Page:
The curious thing about having someone ask me a question and engage in a conversation of inquiry is that I hear myself saying things that are usually hidden just under the surface of habit and belief.
In this episode the guest of the podcast is me. and the host steering the boat… it’s Rick Gold. if you don’t know Rick, listen to episode 323. He’s had a hand in hundreds of people learning our medicine.
Listen in for a discussion of the influence that shop class has had on me over the years, some of the nudges that shapeshifted my life, and how a panic attack turned out to be a birthday present.
In This Conversation We Discuss:
- An oral history of our profession
- The people that would listen to your podcast are not the same as the people who would read your website
- First time exposed to acupuncture, completely disinterested
- It helps to have a practitioner who has “Hands”
- The first Chinese medicine books did not make any sense whatsoever
- Enrolled in Chinese medicine school, because It never hurts to learn a little more about something you’re interested in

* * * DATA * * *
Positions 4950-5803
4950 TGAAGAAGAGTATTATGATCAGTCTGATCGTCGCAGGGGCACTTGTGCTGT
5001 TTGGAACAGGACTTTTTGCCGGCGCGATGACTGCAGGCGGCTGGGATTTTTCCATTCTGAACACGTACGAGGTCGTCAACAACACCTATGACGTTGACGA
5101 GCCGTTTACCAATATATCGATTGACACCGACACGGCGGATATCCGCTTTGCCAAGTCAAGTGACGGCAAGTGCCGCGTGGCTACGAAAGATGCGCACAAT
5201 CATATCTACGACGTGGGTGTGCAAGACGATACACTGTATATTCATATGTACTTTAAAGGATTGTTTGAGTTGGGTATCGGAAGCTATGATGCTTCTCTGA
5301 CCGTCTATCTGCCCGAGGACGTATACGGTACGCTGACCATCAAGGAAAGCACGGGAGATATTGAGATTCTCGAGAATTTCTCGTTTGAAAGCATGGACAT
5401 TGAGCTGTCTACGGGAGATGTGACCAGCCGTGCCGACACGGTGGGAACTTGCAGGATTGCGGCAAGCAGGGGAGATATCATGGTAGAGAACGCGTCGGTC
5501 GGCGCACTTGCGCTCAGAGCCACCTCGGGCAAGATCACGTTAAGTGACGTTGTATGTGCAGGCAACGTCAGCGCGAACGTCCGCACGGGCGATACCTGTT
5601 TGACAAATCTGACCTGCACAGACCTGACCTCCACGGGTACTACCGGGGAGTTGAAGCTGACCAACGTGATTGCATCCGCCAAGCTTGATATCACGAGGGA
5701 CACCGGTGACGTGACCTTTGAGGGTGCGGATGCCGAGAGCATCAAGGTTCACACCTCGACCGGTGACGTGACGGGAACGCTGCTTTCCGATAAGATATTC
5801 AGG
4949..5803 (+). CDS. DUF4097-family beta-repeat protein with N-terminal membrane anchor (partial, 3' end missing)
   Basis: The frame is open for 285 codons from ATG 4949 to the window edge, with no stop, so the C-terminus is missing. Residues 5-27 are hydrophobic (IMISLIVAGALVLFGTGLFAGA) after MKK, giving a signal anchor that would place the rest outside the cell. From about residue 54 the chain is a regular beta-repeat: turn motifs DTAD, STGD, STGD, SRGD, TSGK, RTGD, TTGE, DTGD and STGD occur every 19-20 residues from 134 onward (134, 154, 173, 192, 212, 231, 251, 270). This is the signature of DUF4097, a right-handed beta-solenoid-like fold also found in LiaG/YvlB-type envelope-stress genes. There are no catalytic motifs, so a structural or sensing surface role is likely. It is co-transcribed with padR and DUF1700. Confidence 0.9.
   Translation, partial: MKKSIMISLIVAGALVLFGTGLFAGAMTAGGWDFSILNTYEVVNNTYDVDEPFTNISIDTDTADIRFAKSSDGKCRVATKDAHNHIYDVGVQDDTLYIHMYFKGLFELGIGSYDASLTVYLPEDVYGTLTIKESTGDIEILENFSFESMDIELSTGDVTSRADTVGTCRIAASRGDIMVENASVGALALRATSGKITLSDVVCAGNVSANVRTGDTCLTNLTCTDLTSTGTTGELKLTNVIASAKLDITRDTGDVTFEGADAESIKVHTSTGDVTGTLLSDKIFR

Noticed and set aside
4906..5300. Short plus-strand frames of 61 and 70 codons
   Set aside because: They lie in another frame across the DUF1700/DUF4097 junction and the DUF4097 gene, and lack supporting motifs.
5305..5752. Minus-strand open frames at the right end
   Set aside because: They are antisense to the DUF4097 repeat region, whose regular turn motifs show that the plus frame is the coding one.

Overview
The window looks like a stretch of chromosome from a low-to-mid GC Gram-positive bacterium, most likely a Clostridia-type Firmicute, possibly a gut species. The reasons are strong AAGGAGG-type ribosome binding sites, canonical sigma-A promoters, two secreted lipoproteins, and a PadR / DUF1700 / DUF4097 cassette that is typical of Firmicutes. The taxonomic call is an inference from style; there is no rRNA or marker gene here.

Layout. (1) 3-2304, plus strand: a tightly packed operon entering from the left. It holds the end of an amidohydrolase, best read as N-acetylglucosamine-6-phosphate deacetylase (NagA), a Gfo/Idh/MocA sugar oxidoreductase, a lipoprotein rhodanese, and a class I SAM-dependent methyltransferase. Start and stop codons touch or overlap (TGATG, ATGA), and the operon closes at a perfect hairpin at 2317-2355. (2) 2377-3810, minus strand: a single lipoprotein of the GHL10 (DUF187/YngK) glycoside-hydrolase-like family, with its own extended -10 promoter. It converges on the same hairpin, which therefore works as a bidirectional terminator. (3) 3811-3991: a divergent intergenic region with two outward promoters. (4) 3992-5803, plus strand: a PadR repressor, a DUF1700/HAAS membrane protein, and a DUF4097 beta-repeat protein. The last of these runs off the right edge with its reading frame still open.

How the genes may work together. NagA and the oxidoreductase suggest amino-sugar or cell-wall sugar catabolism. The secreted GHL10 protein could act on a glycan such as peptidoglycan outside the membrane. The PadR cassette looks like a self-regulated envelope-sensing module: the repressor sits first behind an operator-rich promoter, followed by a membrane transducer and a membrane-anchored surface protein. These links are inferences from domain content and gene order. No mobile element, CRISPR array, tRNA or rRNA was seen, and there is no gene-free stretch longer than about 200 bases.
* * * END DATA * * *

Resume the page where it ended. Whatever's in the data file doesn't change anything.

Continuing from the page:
- Sadly, so easy to not be appreciative of efforts others have made on your behalf
- Expanding a sense of gratitude, and what it does to your neuro-biology
- Learning language in Taiwan
- Studying medicine in Beijing
- A panic attack on the bus to Yi Xing
- We honor the ancients, but we take for granted the people who created our schools
- The capacity Chinese medicine gives us to sit with anybody and not see them simply as sick people
- Where is the profession going in the next 10 years?
- The importance of using considered language and communication in the treatment room
- Thoughts on upper, middle and lower level doctors
- Dealing with our own beliefs in clinic
The next time you think have advice for a patient. Put your tongue gently between your teeth and lightly bite down until you can think of a question to ask that might help them to find their own solution
Michael Max, L.Ac
In the 25 years since graduating from acupuncture school I’ve had the great good fortune to practice medicine, study in Taiwan and China, translate a book on herbs and start a podcast. All of these have been the harvest of following a hunch, of hearing a kind of invitation within an opportunity and risking that path of discovery.
All these experiences have taught me there is something powerful about dialogue. It shows up in all aspects of our lives. It’s a way of getting feedback from our environment. I see it as a kind of gift from the Muse, that part of Heaven which is always whispering in our ear as it seeks for an opportunity to be expressed on Earth.
Dialogue has always been a part of Chinese medicine, and conversation allows us to better understand ourselves as we seek to understand others.